Buddhism in the Spin Zone
Mix FOX News, Tiger Woods, Brit Hume, and the question of
forgiveness and you get Buddhism’s blurry moment in the spin zone. Rod Meade
Sperry on how to respond when the angry men of cable news attack.
It started innocently enough. On a FOX News roundtable
on January 3, various talking heads were making sports predictions. That’s when
once-venerated newsman Brit Hume dropped a doozy about Tiger Woods, suggesting
a damage-control strategy for the golf legend, whose philandering had become
“It’s a tragic situation with him,” Hume said. “The extent
to which he can recover, seems to me, depends on his faith. He is said to be a
Buddhist. I don’t think that faith offers the kind of forgiveness and
redemption that is offered by the Christian faith.”
Up ’til that point, I’d steered clear of writing about the
Woods scandal on the Shambhala Sun’s
SunSpace blog, not because he’s some kind of embarrassment to Buddhism—his
affiliation never seemed to be that serious anyhow. (Woods
would confirm that his Buddhist practice had become lax in his now-famous media
statement of February 19, suggesting that he would be rededicating himself to
practice.) The quality or frequency of Woods’ Buddhism was beside the
point. The point was: What Hume had said was out of line and just plain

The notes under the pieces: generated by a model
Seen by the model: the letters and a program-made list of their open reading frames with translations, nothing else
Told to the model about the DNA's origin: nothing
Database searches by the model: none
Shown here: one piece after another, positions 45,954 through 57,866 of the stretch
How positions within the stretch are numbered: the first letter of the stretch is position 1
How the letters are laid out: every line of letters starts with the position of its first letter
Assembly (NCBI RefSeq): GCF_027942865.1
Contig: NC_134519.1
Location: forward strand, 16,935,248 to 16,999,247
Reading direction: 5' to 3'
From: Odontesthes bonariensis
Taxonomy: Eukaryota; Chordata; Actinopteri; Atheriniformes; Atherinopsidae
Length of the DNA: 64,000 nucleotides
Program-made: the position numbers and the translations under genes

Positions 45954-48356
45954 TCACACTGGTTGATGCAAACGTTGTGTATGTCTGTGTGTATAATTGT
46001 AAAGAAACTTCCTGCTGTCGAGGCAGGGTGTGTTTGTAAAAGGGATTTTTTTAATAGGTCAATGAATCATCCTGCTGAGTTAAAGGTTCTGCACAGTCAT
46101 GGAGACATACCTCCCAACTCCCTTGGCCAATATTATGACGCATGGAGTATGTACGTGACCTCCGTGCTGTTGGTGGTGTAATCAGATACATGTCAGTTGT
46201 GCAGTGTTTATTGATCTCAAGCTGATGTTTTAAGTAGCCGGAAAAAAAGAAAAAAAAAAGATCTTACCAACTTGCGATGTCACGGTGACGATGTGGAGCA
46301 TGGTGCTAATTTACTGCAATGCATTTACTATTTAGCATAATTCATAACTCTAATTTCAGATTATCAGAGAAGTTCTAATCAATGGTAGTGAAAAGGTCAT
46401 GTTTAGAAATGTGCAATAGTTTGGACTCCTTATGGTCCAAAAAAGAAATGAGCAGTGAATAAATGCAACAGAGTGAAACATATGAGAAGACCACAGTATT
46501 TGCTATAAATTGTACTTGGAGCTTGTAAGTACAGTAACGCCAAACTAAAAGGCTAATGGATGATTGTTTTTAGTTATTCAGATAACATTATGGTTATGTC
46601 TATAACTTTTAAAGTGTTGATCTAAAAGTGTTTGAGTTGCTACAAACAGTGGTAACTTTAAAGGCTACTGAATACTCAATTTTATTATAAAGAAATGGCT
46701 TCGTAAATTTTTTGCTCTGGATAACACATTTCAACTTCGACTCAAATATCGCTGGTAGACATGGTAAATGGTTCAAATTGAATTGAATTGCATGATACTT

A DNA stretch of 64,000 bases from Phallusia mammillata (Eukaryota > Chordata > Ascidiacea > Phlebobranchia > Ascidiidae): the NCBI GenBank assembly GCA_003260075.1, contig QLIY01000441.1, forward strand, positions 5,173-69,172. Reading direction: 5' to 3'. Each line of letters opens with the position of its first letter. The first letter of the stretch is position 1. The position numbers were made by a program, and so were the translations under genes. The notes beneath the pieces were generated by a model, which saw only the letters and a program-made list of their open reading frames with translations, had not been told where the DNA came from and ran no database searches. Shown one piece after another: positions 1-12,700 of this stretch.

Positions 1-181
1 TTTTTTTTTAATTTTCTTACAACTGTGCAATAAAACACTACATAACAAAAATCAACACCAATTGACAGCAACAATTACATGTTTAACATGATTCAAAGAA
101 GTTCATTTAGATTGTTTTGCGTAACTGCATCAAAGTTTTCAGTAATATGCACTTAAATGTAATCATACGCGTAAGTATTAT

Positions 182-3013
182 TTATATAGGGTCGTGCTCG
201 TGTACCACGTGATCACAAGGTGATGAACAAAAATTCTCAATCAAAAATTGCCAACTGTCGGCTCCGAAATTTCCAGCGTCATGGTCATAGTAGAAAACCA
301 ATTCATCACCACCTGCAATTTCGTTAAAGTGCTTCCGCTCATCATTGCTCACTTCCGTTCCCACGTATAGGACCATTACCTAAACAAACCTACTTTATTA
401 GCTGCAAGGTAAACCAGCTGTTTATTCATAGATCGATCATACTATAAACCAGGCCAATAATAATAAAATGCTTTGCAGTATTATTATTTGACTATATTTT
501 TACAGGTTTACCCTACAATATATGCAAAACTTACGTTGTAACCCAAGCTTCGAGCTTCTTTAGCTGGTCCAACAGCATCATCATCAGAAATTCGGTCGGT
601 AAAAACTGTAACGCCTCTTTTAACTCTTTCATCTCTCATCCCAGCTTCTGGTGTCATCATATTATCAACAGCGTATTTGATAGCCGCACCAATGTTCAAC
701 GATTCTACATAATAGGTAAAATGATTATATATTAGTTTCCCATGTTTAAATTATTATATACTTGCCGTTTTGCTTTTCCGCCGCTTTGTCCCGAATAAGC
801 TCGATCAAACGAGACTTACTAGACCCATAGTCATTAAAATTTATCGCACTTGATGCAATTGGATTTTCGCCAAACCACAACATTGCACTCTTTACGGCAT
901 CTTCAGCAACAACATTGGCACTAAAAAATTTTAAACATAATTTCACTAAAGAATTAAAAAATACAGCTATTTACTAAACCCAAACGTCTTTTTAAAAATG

I posted an item about it on SunSpace, and then ran out
for an afternoon of errands. By the time I returned, it was clear that Hume’s
remarks had struck a nerve. Readers’ comments were coming fast—about a hundred
over four days—and yes, some were furious. The majority seemed determined to
set the record straight. A sampling:
Adam: “The only people Tiger needs to ask forgiveness from are his
family and himself. But Hume needs to ask the Buddhist community for
forgiveness for such remarks, and if he does so with sincerity, we will act
compassionately and give it to him. My biggest concern is that he just
completely misrepresented Buddhist ethics and morals to his viewers.”
Steve Silberman: “FOX has done more than any
other big media organization in history to increase the amount of suffering,
delusion, aversion, violence, rage, and just plain ignorance on the planet. Not
sure what to do about it, though; I don’t believe this country has ever faced
anything like it.
pkhusker: “A real Christian would have called up Tiger and asked if
he needed a shoulder… or just prayed for him.
CamUhR1: “What Hume meant was,
‘Tiger should convert so that I may forgive him.’ A Buddhist would just forgive
Tiger (and Hume too, LOL).”
All in all,
this sort of online turnout was good news. Why? Well, Buddhists don’t
proselytize. Neither do true newsmen. But Hume had thrown impartiality out the
window along with his common sense, presenting to FOX viewers—and the worldwide
media, who quickly made hay with their colleague’s blunder—a divisive and, yes,
proselytizing suggestion that colored Buddhism as inferior. As the story
broke, one had to wonder not just how Buddhists would stick up for
themselves, but if.
Another question: Would Big Media allow Buddhists to speak
up on their airwaves? There was plenty of punditry, sure—starting with Hume on